The Culverwell Mineral property is an 80-acre lode property. The property contains a documented, producing gold and silver mine. The Culverwell Mine is located in Lincoln County, Nevada. The mine has limited documentation of production but shows average values of 1.44 oz/T AU and 2.31 oz/T AG. The mine was located by Mr. Charles Culverwell and Mr. William Culverwell in 1899. The mine was re-located by two miners in the resurgence of 1932 and documented production of 5 tons of ore containing 7.2 ounces of gold and 11.5 ounces of Silver.
The mine is noted for veins of quartz containing free-milling, or native, gold deposits. Silver, Lead and Zinc are also noted in assays, but are not noted for production value.
There are no blocked or inferred reserves despite the extensive underground development. The original locators of the mine are William and Charles Culverwell, brothers, who founded the town of Culverwell, which would later become Caliente.
The mine has at least three portals which intersect the veins as noted in geological reports. The workings are reported to interconnect via winzes and raises. The two upper portals have collapsed or been backfilled and are not accessible as of 2018. The primary Culverwell Adit is in good condition and accessible. It is secured by a large iron gate and reinforced with timber cribbing. The mine itself is cut in competent rock and is stable with no slough or collapses noted inside.
Below the mines and part of the Culverwell property is the Culverwell Camp or History Repeats camp as it has also been known. The camp is quite extensive and a testament to the workings of the mine. A large, 3-bedroom house has been laid out with a kitchen, dining room and an upper-level workshop. The majority of the cabin has been utilized for processing of the gold and there are various mining implements, tables, and separation vats in the house.
There is a carport outside the house with concrete foundations and room for at least 3 full size vehicles. In addition, there is a large cistern (assumed 5000 gallon) attached to the house, fully concreted and above ground. Other indications of habitation at the site include chicken coops, outhouses, and various outdoor tubs with exposed plumbing. There is an inscription on the concrete near the cistern which reads History Repeats.
Waste Dumps at the mine were sampled and assayed. High grade samples contained quartz, pyrites, native gold, some silver, and iron.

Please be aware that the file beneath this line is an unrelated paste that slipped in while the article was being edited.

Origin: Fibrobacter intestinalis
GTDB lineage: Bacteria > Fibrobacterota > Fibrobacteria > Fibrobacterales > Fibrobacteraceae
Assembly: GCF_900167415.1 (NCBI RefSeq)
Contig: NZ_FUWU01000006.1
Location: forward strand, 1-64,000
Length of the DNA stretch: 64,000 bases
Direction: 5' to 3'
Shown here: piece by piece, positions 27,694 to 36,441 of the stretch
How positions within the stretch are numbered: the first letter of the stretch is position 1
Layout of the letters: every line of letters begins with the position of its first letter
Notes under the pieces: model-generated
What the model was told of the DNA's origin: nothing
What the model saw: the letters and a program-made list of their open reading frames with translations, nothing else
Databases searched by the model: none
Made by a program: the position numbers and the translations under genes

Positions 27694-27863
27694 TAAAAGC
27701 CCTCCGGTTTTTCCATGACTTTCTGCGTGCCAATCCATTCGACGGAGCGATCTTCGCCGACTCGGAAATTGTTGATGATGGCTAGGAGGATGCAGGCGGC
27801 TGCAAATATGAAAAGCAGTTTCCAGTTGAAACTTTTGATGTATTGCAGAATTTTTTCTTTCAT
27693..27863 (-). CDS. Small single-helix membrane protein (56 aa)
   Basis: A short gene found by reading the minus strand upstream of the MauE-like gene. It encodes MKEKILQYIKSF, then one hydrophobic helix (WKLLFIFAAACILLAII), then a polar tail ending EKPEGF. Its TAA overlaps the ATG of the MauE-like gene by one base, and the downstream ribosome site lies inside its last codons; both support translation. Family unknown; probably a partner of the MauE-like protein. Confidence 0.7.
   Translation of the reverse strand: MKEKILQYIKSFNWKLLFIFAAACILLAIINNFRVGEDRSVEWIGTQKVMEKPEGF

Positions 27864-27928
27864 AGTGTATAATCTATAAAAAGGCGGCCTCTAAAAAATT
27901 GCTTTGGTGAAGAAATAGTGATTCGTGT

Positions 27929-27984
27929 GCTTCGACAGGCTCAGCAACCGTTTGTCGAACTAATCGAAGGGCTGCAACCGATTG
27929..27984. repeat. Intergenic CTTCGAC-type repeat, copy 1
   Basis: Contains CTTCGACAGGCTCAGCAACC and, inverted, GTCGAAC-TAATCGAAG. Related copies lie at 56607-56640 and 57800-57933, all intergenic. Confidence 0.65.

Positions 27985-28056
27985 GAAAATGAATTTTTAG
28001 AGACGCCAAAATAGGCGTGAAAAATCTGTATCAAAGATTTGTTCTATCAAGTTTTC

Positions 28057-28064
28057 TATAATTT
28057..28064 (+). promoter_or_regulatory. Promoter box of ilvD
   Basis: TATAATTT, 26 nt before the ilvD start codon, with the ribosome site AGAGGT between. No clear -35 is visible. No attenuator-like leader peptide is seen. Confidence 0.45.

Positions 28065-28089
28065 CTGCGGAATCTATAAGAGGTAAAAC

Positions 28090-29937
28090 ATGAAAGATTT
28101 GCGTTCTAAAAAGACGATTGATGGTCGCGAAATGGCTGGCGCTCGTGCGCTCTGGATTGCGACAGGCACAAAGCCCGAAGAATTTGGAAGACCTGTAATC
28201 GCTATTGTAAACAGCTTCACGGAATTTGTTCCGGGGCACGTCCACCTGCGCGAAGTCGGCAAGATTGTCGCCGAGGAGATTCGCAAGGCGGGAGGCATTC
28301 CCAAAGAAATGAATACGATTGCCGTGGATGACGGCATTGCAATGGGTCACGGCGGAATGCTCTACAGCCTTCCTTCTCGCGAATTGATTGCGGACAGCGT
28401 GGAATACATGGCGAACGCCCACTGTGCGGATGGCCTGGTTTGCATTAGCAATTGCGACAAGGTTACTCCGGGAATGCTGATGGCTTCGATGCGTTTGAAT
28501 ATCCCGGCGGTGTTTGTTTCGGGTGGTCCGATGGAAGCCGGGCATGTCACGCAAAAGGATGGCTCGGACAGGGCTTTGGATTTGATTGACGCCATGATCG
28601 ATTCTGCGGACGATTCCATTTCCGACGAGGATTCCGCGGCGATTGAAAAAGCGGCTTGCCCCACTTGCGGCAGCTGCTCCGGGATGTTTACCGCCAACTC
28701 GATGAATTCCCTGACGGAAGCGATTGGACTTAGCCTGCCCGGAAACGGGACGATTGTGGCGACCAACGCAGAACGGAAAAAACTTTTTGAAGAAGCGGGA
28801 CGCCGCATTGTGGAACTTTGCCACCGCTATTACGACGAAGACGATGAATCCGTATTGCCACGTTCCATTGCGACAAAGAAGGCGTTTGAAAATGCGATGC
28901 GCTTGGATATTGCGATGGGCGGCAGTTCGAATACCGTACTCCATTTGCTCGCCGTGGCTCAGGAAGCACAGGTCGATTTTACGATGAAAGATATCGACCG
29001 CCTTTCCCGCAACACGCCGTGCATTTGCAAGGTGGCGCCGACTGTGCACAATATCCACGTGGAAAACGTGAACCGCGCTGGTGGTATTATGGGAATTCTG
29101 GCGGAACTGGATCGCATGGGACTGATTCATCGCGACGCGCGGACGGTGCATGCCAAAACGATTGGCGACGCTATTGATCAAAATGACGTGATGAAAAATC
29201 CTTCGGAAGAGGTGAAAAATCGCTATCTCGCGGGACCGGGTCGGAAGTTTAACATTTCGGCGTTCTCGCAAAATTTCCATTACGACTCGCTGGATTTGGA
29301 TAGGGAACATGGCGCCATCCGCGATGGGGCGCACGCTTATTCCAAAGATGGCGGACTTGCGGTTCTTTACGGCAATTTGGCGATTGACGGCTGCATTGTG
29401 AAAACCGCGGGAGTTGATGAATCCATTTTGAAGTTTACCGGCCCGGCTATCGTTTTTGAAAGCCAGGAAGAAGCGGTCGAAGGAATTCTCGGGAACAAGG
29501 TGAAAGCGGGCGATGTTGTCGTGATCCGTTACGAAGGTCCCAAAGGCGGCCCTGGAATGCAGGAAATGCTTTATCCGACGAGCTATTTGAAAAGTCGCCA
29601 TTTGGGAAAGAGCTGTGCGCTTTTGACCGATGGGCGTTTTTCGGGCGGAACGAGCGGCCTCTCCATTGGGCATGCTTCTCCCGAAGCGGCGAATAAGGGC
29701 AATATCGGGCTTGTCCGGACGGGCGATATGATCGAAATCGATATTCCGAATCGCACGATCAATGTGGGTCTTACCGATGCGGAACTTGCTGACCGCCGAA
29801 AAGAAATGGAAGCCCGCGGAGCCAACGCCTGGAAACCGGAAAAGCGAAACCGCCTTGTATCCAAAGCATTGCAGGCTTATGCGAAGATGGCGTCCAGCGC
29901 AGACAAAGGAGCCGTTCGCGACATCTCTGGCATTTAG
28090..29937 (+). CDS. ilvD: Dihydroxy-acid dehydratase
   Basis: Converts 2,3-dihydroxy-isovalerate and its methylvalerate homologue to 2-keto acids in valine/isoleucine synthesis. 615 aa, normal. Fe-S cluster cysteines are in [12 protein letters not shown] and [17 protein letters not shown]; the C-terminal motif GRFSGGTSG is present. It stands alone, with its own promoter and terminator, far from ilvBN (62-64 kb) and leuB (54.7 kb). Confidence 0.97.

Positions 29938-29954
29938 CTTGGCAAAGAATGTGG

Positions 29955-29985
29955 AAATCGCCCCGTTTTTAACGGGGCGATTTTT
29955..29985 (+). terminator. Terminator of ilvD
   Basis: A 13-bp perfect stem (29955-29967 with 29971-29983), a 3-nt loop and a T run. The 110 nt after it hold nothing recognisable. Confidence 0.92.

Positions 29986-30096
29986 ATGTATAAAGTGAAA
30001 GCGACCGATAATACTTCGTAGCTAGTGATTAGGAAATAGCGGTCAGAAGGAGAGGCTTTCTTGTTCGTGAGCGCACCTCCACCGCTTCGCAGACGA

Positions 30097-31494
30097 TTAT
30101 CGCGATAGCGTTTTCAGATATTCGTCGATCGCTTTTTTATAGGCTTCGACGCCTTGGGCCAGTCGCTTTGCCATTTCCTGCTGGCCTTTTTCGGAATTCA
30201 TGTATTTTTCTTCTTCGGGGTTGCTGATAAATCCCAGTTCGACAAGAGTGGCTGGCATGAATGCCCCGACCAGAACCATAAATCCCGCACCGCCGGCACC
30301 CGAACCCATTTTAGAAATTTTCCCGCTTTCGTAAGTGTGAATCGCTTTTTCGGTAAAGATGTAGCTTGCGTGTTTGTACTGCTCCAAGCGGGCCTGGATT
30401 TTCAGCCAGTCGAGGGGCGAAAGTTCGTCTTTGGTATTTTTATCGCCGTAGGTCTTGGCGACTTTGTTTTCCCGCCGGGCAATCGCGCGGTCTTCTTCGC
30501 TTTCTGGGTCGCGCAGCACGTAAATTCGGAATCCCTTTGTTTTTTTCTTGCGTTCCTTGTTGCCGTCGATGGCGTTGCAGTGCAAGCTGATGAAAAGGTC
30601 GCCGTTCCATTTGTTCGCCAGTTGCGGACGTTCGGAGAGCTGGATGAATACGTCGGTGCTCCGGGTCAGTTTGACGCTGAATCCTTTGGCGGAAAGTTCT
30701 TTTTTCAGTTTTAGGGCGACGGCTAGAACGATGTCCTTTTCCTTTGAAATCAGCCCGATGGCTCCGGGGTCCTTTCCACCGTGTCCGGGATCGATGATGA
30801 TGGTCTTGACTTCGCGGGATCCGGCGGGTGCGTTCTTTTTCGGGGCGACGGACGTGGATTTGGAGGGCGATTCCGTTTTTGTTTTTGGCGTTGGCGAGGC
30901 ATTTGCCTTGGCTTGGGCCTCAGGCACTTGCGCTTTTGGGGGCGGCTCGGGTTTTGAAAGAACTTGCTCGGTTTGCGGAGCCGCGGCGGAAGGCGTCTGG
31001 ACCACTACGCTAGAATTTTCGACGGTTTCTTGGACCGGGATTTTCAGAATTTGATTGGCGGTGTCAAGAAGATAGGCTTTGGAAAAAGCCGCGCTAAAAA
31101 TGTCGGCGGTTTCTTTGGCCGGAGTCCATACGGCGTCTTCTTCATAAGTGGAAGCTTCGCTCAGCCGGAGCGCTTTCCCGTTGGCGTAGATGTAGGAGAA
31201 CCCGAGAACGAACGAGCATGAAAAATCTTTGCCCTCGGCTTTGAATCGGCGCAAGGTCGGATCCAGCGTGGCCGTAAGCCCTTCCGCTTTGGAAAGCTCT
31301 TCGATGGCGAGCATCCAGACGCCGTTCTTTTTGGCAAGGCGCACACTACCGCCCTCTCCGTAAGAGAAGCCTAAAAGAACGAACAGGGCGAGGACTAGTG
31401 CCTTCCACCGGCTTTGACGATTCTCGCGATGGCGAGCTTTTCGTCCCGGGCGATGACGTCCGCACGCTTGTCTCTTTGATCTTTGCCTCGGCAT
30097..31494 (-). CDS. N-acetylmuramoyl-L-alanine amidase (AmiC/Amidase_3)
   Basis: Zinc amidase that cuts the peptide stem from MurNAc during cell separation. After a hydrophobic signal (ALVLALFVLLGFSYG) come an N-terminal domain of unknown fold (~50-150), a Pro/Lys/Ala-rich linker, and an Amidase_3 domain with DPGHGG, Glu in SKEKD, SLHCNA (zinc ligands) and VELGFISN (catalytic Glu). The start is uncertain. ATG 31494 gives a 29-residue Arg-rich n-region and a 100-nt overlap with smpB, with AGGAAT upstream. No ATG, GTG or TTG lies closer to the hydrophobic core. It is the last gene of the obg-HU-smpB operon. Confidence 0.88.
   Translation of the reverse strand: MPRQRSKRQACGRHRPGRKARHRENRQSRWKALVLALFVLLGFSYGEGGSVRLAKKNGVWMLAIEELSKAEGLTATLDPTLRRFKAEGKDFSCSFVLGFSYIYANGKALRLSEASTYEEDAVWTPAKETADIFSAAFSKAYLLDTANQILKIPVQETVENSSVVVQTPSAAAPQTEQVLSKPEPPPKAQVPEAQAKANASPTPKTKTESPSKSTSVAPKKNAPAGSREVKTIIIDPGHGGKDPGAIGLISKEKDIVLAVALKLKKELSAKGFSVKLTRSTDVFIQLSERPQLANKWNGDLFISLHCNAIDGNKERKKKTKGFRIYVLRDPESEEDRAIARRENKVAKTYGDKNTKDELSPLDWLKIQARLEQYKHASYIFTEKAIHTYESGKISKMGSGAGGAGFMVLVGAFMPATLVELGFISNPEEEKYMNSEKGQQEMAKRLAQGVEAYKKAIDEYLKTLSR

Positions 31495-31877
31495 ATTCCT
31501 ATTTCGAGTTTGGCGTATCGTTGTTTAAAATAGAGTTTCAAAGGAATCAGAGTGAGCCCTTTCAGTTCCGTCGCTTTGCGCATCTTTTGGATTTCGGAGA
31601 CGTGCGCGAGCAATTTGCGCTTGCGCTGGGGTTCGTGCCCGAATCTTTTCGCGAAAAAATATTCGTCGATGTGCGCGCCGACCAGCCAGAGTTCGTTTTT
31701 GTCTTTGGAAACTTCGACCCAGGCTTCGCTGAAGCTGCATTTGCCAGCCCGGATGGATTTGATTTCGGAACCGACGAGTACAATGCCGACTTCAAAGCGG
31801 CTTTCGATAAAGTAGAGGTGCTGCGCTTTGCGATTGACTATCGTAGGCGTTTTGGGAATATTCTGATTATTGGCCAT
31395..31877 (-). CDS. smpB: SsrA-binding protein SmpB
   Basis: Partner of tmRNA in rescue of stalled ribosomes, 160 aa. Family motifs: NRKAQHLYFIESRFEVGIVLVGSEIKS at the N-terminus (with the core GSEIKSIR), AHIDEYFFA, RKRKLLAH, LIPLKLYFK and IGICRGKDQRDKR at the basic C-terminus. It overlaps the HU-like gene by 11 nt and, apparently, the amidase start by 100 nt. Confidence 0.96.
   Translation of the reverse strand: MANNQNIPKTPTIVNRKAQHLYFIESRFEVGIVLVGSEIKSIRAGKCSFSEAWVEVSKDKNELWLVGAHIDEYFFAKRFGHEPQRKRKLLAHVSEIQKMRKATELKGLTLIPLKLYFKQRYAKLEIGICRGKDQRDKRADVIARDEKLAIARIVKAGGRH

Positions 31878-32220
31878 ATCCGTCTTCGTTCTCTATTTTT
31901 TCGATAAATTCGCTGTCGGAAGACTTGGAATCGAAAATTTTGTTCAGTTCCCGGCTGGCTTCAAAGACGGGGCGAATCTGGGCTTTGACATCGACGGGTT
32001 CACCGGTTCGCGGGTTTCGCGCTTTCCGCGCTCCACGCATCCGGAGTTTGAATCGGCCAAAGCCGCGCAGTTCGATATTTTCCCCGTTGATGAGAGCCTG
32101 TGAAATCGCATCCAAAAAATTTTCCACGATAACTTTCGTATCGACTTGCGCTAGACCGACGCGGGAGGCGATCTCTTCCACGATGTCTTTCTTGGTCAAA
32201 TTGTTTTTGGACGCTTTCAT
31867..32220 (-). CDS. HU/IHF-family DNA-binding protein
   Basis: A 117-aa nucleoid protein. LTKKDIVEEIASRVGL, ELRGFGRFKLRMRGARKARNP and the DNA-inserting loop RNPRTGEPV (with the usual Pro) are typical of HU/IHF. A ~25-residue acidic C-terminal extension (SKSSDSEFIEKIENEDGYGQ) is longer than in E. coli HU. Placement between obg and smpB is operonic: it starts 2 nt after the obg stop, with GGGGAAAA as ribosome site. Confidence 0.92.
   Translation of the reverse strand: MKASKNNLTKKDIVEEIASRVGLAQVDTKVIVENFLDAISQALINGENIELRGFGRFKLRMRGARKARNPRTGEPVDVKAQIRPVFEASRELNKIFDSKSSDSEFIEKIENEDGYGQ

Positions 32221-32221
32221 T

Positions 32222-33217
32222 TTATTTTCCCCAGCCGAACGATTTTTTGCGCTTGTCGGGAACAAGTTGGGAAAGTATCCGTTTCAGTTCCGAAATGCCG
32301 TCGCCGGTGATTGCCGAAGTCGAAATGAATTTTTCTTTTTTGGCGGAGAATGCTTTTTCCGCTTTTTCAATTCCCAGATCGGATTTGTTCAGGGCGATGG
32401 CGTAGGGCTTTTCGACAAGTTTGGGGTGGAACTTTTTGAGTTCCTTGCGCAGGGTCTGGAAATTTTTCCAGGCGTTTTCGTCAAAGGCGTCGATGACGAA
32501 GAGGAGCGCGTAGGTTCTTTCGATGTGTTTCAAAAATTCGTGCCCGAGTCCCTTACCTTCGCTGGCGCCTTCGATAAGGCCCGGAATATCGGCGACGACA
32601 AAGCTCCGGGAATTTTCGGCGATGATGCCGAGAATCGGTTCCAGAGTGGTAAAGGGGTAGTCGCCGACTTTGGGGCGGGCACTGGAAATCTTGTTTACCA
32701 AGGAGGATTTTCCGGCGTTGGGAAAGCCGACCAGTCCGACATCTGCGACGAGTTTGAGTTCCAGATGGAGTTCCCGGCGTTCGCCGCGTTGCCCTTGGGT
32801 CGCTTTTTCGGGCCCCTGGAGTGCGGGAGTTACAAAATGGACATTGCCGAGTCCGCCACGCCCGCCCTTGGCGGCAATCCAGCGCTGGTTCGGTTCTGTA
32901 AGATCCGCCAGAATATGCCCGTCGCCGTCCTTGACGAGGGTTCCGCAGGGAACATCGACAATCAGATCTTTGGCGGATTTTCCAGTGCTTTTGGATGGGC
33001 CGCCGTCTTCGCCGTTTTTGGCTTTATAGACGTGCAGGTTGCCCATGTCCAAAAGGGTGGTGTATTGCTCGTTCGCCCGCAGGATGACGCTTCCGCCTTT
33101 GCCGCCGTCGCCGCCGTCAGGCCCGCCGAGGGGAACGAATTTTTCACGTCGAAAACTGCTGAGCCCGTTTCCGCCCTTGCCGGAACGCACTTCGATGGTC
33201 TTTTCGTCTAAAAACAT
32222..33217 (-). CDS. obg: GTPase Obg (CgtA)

The accessible workings in the mine consist of a haulage tunnel with some short offshoots and a stoped room where a gold ore body appears to have been stopped at a dike. The ore body continues vertically up and down and is chased by a winze. There is a small headframe over the winze of approximately 30. At the bottom of this winze, there is a drift cutting back on the same ore deposit as above. The lower level was not mapped or examined but it said to intersect with the workings of the upper two adits through a series of raises and other drifts. This information is unverified.
In addition to the lower levels, also noted was a potential raise near the headframe, the passageway was extremely narrow and was likely an ore chute at one time, however, it is possible to attempt access to upper levels through this raise.
The mine is noted for production of wire gold in iron-stained quartz. Surveyors did not witness any wire gold, however, surveyors reported multiple instances of visible native gold in quartz in the short offshoots of the haulage tunnel and some high-grade gold samples were removed from the main working room/stope.
60 lbs. of high-grade vein material with visible gold was sent for assay and returned a value of 22.9 oz/T in AU with only trace silver. It would indicate that the gold deposits, in quartz, has very little silver or other contaminates and could be crushed and washed as a way of processing with no chemicals needed. It also indicates that working specifically on the veins which are showing gold deposition within the mine would be the most lucrative plan for a small miner or mining company.